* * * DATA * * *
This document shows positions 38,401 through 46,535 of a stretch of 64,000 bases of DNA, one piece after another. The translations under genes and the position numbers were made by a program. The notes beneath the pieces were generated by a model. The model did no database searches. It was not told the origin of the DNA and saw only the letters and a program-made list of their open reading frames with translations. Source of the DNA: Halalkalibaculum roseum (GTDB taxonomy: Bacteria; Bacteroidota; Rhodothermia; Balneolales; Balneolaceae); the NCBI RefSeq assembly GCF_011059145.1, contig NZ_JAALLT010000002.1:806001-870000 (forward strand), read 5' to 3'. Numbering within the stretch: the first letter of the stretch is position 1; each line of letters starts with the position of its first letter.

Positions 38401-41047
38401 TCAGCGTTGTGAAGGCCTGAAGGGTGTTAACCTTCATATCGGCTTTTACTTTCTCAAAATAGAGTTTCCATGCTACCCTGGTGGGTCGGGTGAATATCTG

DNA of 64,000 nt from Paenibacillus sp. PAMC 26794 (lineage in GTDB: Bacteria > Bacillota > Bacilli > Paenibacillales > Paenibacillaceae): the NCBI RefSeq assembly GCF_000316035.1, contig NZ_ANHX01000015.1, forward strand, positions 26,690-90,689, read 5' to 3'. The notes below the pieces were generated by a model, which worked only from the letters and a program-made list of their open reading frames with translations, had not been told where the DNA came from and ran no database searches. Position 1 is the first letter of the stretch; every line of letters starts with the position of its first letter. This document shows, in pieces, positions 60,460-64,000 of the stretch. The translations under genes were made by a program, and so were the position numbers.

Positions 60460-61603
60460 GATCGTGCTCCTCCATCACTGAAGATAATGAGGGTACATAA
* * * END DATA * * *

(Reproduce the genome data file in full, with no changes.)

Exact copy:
This document shows positions 38,401 through 46,535 of a stretch of 64,000 bases of DNA, one piece after another. The translations under genes and the position numbers were made by a program. The notes beneath the pieces were generated by a model. The model did no database searches. It was not told the origin of the DNA and saw only the letters and a program-made list of their open reading frames with translations. Source of the DNA: Halalkalibaculum roseum (GTDB taxonomy: Bacteria; Bacteroidota; Rhodothermia; Balneolales; Balneolaceae); the NCBI RefSeq assembly GCF_011059145.1, contig NZ_JAALLT010000002.1:806001-870000 (forward strand), read 5' to 3'. Numbering within the stretch: the first letter of the stretch is position 1; each line of letters starts with the position of its first letter.

Positions 38401-41047
38401 TCAGCGTTGTGAAGGCCTGAAGGGTGTTAACCTTCATATCGGCTTTTACTTTCTCAAAATAGAGTTTCCATGCTACCCTGGTGGGTCGGGTGAATATCTG

DNA of 64,000 nt from Paenibacillus sp. PAMC 26794 (lineage in GTDB: Bacteria > Bacillota > Bacilli > Paenibacillales > Paenibacillaceae): the NCBI RefSeq assembly GCF_000316035.1, contig NZ_ANHX01000015.1, forward strand, positions 26,690-90,689, read 5' to 3'. The notes below the pieces were generated by a model, which worked only from the letters and a program-made list of their open reading frames with translations, had not been told where the DNA came from and ran no database searches. Position 1 is the first letter of the stretch; every line of letters starts with the position of its first letter. This document shows, in pieces, positions 60,460-64,000 of the stretch. The translations under genes were made by a program, and so were the position numbers.

Positions 60460-61603
60460 GATCGTGCTCCTCCATCACTGAAGATAATGAGGGTACATAA